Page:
If learning how to grow your own food is an interest of yours, you need to look no further than the Experimental College (EC) Community Garden.
Just behind Baggins End on the UC Davis campus, the EC Garden is a five-acre plot of land covered in an assortment of flowers, vegetables, fruit and nut trees and animals.
“Everything from corn to chickens to long lasting friendships are grown,” said Lauren Cockrell, the EC Garden head coordinator in an e-mail interview.
For $30 a year, a student or community member can choose a plot where they can grow their own fruits and vegetables, all without the use of pesticides or fertilizers. Each plot of land is approximately 200 square feet.
The EC Garden was created as an area for organic gardening in the 1970s and since has been a place where gardeners of all levels can learn about growing their own food.
“It’s a place where you can do something with your own hands and decrease your ecological footprint,” said Skyler Blakeslee, the EC Garden’s activities coordinator.
The garden strives for sustainability and uses only organic products to grow the plants and feed the animals.
To promote sustainability, the garden uses manure from the Dairy Barn, a waste product that would otherwise go to a landfill, Blakeslee said.
“We don’t need synthetic fertilizers and we don’t need fossil fuels to transport food to us. We use our own muscle power,” he said. Additionally, the EC Garden Animal Projects allows gardeners to raise small fowl or rabbits, helping to fertilize the garden and protect against weeds.
But sustainability is just one facet of what makes the EC Garden particularly unique. Being a community garden and a part of the university allows for an environment rich in a variety of plots.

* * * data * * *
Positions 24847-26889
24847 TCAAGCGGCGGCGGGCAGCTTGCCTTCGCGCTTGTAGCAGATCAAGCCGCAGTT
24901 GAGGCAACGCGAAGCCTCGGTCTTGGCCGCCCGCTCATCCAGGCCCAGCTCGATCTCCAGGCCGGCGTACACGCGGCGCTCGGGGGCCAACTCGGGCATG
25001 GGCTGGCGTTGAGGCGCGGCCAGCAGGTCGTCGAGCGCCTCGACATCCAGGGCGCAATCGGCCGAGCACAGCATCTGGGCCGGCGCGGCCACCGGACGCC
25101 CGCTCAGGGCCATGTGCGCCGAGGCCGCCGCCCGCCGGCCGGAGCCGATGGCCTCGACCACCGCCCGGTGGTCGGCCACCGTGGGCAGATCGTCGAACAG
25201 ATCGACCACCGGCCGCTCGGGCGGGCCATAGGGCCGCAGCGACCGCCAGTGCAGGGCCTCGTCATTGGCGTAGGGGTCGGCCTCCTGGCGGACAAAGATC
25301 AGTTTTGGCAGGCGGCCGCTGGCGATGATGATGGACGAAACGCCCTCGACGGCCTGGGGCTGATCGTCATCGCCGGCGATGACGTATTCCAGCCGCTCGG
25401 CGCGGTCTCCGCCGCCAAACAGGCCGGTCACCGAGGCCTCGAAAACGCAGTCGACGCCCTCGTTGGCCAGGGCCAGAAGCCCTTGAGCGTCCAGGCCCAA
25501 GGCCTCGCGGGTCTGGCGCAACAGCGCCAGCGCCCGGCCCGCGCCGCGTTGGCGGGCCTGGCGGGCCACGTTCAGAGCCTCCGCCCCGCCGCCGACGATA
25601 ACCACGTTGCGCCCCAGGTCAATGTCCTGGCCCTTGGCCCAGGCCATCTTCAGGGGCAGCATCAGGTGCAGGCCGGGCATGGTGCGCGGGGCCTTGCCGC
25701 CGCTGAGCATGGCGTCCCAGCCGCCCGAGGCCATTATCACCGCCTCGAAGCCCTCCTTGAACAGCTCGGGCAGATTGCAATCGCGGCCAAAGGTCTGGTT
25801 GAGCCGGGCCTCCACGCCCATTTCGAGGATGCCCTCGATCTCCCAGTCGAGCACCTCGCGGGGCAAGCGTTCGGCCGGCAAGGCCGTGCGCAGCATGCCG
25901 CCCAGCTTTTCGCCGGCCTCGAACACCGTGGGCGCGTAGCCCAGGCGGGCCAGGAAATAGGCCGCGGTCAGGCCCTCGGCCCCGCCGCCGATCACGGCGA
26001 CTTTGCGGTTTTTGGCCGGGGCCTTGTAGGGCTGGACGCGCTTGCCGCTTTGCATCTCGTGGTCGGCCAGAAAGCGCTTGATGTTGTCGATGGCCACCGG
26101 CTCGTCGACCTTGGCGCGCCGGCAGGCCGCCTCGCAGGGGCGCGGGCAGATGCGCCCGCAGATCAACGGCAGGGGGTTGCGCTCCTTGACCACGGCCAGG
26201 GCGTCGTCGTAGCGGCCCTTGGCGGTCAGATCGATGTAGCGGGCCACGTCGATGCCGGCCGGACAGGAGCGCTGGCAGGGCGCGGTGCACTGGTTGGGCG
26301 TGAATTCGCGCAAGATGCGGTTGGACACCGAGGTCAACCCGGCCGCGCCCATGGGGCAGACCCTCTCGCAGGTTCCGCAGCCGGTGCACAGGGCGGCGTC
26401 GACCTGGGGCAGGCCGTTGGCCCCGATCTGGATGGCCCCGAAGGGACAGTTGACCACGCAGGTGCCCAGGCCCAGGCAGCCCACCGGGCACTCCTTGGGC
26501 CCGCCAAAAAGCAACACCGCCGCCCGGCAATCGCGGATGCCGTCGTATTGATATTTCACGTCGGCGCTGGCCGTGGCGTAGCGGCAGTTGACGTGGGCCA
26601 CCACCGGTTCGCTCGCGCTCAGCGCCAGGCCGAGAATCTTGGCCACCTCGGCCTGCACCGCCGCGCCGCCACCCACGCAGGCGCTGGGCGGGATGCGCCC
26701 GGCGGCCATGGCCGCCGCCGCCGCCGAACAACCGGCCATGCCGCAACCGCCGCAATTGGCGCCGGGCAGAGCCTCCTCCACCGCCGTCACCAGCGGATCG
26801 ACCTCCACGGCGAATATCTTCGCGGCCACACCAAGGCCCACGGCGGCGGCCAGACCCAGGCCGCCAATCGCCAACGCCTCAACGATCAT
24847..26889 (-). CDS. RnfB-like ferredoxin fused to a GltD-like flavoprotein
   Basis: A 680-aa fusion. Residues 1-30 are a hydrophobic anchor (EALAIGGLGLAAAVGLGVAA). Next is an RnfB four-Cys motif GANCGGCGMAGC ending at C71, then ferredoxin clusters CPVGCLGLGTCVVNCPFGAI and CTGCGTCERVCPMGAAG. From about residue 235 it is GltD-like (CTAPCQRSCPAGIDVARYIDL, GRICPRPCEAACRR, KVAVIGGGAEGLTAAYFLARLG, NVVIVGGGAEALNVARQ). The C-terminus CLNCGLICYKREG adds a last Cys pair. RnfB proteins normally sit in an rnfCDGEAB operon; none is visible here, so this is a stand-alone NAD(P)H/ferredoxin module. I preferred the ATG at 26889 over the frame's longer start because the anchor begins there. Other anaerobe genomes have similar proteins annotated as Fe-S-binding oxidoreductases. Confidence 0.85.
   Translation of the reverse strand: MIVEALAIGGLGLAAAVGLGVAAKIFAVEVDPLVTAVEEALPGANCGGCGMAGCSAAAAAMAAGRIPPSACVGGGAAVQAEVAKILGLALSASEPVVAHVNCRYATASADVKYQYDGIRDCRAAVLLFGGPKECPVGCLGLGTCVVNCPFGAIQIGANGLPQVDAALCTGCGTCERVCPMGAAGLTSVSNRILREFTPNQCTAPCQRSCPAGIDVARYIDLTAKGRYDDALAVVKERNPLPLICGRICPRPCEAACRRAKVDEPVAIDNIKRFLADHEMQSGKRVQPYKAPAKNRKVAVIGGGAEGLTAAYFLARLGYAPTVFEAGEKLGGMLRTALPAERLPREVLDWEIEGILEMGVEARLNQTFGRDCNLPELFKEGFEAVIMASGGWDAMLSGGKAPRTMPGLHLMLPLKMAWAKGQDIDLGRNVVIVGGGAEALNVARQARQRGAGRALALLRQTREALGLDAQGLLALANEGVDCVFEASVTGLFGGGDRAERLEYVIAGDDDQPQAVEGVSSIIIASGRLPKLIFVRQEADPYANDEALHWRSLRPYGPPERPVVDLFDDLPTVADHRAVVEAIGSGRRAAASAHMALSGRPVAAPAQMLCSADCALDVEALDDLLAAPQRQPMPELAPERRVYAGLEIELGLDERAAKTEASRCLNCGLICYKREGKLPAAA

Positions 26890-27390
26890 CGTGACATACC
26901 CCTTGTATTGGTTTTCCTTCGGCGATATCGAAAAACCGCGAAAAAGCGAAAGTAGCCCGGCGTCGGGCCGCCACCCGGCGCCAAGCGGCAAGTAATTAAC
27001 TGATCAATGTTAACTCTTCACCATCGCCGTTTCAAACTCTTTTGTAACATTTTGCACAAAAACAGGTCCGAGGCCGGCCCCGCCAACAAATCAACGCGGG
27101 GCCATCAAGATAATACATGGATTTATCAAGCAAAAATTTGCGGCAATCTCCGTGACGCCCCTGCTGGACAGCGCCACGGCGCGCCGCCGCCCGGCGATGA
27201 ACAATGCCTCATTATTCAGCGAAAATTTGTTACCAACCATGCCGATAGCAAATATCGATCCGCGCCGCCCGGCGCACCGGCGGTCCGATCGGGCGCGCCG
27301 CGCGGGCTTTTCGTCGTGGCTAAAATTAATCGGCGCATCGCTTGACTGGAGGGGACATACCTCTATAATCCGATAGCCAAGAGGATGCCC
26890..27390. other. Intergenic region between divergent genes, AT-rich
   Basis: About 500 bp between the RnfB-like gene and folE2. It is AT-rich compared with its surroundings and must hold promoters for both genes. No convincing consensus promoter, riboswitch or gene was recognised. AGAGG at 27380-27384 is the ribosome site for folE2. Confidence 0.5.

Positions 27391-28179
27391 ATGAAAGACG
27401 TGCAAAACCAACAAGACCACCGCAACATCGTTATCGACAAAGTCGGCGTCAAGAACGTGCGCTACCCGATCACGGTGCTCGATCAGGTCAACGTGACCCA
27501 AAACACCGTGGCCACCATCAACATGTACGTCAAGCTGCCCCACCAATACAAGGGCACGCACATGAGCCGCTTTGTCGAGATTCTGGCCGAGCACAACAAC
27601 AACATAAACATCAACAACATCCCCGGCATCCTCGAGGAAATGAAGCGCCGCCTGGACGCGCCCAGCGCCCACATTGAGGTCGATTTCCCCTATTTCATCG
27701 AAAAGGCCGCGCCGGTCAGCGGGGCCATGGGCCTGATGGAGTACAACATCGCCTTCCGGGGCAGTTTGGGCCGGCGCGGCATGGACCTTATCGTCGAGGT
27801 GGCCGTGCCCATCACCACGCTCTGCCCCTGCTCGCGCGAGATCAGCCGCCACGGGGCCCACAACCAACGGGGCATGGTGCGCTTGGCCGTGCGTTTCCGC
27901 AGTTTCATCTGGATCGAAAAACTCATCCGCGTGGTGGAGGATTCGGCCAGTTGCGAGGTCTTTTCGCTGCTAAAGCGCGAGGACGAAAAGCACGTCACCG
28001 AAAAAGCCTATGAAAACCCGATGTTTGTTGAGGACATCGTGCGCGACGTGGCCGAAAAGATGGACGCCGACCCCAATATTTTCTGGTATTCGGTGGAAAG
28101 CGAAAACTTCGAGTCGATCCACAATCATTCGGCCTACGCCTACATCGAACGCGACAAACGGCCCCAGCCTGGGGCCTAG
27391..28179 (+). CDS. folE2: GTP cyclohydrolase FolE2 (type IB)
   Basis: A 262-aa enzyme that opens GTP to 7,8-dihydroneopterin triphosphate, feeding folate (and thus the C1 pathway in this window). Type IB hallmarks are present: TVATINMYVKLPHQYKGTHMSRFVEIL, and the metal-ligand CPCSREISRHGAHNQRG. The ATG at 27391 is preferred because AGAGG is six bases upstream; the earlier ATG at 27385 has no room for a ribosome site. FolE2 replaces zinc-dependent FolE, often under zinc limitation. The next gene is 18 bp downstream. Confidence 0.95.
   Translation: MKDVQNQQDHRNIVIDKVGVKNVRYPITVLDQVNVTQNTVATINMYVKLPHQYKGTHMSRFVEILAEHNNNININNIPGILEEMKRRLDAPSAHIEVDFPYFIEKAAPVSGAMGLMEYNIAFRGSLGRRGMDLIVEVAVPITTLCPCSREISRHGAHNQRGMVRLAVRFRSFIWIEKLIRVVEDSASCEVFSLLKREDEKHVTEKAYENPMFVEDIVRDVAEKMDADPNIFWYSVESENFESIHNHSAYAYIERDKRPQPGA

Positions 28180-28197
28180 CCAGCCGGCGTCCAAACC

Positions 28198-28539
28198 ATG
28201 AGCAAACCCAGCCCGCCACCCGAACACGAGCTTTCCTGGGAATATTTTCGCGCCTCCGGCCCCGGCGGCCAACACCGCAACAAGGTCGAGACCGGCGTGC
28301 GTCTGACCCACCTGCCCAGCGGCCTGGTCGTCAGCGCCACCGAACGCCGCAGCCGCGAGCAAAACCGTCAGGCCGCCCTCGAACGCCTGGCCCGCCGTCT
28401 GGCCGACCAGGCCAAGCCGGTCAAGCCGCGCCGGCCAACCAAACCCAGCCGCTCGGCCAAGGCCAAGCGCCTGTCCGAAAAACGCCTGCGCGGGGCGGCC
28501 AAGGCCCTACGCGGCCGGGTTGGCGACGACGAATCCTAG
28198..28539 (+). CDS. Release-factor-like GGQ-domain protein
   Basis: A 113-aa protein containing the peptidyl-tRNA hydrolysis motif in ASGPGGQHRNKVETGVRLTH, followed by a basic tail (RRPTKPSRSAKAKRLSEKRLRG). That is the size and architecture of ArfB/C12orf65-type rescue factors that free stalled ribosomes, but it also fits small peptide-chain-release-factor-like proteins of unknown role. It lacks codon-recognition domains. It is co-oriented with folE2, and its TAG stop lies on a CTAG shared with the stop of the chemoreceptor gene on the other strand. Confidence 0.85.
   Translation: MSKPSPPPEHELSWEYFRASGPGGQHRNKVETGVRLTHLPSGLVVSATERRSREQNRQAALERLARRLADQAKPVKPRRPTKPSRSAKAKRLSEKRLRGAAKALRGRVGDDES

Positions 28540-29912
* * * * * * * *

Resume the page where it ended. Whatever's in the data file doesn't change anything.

This includes four free plots for freshmen, two areas for developmentally disabled adults and one area for a children’s garden, Crockrell said.
Cockrell, a sophomore international agriculture development major, has been a part of the garden since first attending UC Davis and sees many benefits for students who join.
“By being a part of the EC Garden, students gain knowledge about planting food and tending to animals, access to healthy, yummy, local food, new friends, a chance to hang out with professors in a different setting and a good way to de-stress from studying,” she said.
Community members are also finding the benefits of gardening at the EC Garden as well.
Kristal Jones, a Davis resident, has been gardening at the EC Garden since March and enjoys teaching her five-year-old son how to garden and watching her own garden grow.
“It’s a form of meditation, the digging. You get an appreciation of the process,” Jones said.
The garden, with its expansive, vegetative year-round setting, is also host to a variety of events, which have previously included art shows, live musicians and even a wedding.
Relatively new this year to the garden will be a newsletter, published with the EC publication, featuring different EC gardeners along with updates and advice for the planting season.
With the fall season ripe for broccoli, cauliflower, onions, greens, snow peas, garlic and carrots, students and community members can also take advantage of the garden’s pro-rated price of $20.
“I really want to reach out to people like myself who enjoy gardening and let them know that $20 is completely worth the plot, tools, advice and community that come with the EC Garden,” Cockrell said.
For more information or to start gardening at the EC Garden, e-mail Lauren Cockrell at email@example.com.
JESSY WEI can be reached at firstname.lastname@example.org.